A group of four representatives from Health Canada will travel to 50 schools over the next three months, criss-crossing a trio of provinces to educate elementary and high school students about a topic widely viewed to be part of a disturbing trend.
“The purpose of this tour is to raise awareness of what Health Canada deems are the consequences of vaping to date,” says Mathieu Lariviere, lead spokesperson on the ‘Consider the Consequences’ tour. “The technology is fairly new so we don't have the same background of research as tobacco companies. But the epidemic is currently going cross country. And, the sad thing is a lot of the companies are targeting youth.”
Lariviere and his colleagues’ first stop on the 2020 leg of their national tour was St. Michael’s College School (SMCS).
The audience? Grade 7 and 8 students.
The focus? Raw facts.
“Vaping is not intended for non-smokers,” says Lariviere, a native of Gatineau, Quebec. “It is intended for a smoker who wants to quit the use of cigarettes. There's a lot of misconceptions still about the vapour being benign. It is not just water vapour. It is chemicals going into your system. Whether there is nicotine added or not, it's just as bad.”
“To date, vaping education has become part of the Grade 9 physical education programme, and so we wanted to be sure to find a space for our junior students to engage in a topic that is very much a part of their world,” says Liat Benzacar, M.S.W., RSW, who was involved in bringing the presentation to SMCS. “Studies have shown that young people are experimenting with vaping as early as Grade 4 and so our hope is that by sharing this with our youngest students, we are beginning a proactive, preventative process that promotes the well-being of our students.”
Lukas was among more than 100 students to attend the presentation.
“What surprised me the most was that you can also inhale metals from the vape when it is heated up,” says Lukas, who is in Grade 8. “I learned that there are even more harmful chemicals than I thought.”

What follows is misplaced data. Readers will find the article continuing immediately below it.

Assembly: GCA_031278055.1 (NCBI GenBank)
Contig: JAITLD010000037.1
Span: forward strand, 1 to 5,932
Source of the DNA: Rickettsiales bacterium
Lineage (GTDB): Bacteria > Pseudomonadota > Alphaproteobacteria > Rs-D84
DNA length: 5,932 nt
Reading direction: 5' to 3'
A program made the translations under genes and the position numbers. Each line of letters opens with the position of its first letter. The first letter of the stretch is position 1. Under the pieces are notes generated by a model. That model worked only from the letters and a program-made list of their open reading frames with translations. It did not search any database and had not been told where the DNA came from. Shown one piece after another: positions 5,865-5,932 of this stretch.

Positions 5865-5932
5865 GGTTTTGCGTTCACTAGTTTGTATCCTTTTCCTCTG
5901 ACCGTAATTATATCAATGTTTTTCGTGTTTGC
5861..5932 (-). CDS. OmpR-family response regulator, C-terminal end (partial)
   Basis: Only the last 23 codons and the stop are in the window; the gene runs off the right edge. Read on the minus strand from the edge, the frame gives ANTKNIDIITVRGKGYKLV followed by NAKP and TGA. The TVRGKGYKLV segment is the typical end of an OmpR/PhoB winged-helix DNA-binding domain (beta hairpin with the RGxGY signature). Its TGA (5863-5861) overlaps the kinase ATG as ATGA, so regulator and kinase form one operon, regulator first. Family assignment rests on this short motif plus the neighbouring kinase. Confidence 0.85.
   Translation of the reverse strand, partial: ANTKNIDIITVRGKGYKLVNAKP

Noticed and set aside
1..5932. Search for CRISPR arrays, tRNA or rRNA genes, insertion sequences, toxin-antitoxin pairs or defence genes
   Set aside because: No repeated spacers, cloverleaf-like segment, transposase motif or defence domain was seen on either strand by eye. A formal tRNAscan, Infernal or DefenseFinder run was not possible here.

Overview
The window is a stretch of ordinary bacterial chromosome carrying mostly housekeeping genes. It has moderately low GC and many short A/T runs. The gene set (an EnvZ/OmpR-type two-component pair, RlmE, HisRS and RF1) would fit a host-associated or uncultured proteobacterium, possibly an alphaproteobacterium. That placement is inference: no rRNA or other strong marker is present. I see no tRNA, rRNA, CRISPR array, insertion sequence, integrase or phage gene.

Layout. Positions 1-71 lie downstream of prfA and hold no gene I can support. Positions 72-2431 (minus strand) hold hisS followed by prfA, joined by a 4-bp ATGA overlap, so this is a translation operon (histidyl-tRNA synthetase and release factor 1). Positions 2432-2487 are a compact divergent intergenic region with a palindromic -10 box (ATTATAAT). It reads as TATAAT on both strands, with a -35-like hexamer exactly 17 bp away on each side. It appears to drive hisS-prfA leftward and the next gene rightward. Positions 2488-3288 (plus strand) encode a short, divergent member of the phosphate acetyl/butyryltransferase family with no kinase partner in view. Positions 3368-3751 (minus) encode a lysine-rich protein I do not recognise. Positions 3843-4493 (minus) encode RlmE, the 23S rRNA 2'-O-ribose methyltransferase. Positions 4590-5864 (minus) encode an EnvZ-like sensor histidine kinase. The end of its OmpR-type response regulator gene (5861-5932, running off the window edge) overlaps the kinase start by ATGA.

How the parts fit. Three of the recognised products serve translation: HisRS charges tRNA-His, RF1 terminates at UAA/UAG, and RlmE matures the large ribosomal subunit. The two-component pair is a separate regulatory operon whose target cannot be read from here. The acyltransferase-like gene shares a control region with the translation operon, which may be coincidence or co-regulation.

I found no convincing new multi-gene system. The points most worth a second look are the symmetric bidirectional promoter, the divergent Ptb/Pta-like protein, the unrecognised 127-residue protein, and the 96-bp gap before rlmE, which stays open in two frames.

The presentation included non-traditional educational tools including an intricate maze set up right on the stage in the theatre. Videos, activity sheets, and a tablet game round out some of the other resources used.
“I thought it was really interactive and a great way to learn about the consequences of vaping instead of listening to someone speak,” says Lukas.
Topics covered include the potential side-effects of vaping, namely: lung damage, impact on teen brain development, and nicotine addiction.
“Our hope is that students feel they have a better understanding of why vaping devices were created, who its intended audience is, what chemicals can be found in the products, and what the potential long-term physical impacts are,” says Benzacar. “Additionally, we want our students to know if they or someone they know is seeking support reducing frequency or quitting vaping, the school can be a first-stop to begin this process.”
For 13-year-old Lukas, the message went even further, “I already knew vaping was bad and that there are so many consequences. But I felt that the presentation was still useful because now I know even more about vaping and how it can affect your body.”
He adds, “I would tell a student my age or younger that vaping can seriously harm your body and that you should never even touch a vape.”
Learn more about Health Canada’s ‘Consider the Consequences’ vaping tour
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